Parra on bringing DIY grittiness online.

The man behind the method shares his take on skating and creating outside the lines.
Published on
13 July 2021
Written by
Charles Damga
Parra on bringing DIY grittiness online.

Whether you’re into clothing, design, sculpture, animation, or skating, you’ve likely heard Parra’s name before, and could recognize his work for its bold color and tasteful yet psychedelic vibe. Parra, a Dutch 40-something-year-old, has spent a long time interlinking creative worlds, and he’s now well known for his work’s hand-drawn sensitivity, which makes everything he creates feel like an illustrated novel that’s been dressed up. 

Beyond his art, Parra has started brands like By Parra, Tired, and Rockwell (RIP), and he’s created dozens of massive installations in his comically foreboding yet romantic signature style. 

These days, even more excitement is bubbling up around the Amsterdam-based polymath. The Olympic skateboarding uniforms he designed for Nike, and his latest shoe collaboration with Nike SB will be released this month. Plus, he’s launching his first NFT, groundhog drinks, on Foundation. In this brand-new work, his go-to palette of blues and reds is complimented by a sweetly rocking soundtrack that he wrote and performed, and a demure sense of humor. Blurring the line between painting and animation, Parra’s debut NFT features a woman perpetually falling through her table, lending the piece a distinctly sisyphean undertone. 

Parra is not often interviewed, so we were thrilled to have the chance to sit down with him and get to know the mind behind the method.

This may be your first NFT, but you’ve had a long career. Where are you at in your creative journey?

I was an unschooled, aspiring graphic designer so I didn’t know the rules. I started to hand draw my work, which was at that time mostly flyers and posters. For some reason my simple style caught on and I built from there. I’m still developing and learning every day.

Your NFT groundhog drinks is beautiful. I love the cyclical depth, and how it's like, “Oh, this is fun and has flashy color, but it's not all roses here.” How did you approach creating your first NFT?

There's always a little anxiety inside my work, and some minor keys, you know?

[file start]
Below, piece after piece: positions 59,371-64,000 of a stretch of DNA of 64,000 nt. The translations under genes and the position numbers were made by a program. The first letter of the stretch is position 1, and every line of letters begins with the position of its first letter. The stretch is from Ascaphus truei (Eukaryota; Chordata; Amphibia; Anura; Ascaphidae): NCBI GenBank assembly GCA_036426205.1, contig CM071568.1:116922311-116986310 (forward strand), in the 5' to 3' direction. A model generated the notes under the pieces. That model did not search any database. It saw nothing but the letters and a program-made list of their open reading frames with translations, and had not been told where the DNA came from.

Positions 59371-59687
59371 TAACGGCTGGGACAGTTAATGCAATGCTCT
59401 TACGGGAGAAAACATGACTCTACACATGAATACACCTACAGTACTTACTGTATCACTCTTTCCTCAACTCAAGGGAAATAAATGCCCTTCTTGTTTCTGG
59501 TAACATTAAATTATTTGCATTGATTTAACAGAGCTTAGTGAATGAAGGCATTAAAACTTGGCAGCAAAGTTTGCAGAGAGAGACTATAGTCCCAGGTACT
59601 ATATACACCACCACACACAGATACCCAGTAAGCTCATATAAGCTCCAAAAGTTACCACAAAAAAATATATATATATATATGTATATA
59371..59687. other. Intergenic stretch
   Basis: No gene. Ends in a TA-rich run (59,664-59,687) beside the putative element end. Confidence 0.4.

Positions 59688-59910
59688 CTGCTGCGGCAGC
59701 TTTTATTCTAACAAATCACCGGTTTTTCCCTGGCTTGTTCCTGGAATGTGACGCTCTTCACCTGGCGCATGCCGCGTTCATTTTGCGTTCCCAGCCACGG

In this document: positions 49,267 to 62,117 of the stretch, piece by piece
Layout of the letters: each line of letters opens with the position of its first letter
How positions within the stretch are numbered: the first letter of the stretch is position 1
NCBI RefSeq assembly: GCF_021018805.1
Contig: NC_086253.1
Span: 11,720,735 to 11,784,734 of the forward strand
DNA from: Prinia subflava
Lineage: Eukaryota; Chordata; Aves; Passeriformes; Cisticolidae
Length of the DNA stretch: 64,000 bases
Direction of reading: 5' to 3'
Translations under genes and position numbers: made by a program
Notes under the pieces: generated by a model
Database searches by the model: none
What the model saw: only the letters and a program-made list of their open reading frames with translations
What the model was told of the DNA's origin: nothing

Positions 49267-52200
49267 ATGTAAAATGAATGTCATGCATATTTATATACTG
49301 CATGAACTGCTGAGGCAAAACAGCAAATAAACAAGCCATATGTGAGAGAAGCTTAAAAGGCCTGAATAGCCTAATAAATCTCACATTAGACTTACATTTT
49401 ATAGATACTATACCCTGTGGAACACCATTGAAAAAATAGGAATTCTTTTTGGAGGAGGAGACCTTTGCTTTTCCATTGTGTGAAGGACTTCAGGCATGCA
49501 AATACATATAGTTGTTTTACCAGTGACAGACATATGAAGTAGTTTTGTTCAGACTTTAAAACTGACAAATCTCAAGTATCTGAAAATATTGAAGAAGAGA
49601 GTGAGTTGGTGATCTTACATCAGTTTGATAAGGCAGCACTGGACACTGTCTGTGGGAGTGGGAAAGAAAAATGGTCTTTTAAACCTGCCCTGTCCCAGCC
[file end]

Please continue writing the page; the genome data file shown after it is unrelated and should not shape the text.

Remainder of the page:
With this piece, I wanted to achieve that moment when time stops. If you pause the work, or just grab any screen, it's a painting. Live photos or GIFs have the same effect. This is a painting, but with some extra information—it’s like a live photo of a painting. So that's the plan for my future NFT work: to make paintings come to life in as silly and as animated a way as possible. 

Obviously, NFTs and Foundation as a platform are both pretty slick. You know what I mean? It's still somewhat messy and random in content, which I love, but it's also curated, and it's very exciting. I assume that there'll be more platforms that are going to curate the NFT space even more heavily, and that will try to sneak in more control. But I don't think that's what's supposed to happen. The best part about this space is that everyone's just trying it out, and seeing how it goes. The most important thing is that we don't want to be deciding what is right or wrong. 

How do you work these days?

I work alone. I do all the drawing, all the socials, everything. Sometimes I think, “Where do I go from here?” Because I’ve made it pretty difficult for myself. But there’s something about it that I really love. 

With my work, I want it to look good, but I’m also chasing that attitude from back when I was like like, "Ah, fuck it." Just that DIY quickness and dirtiness… which is a culture the internet had and still has, and which I'm really attracted to.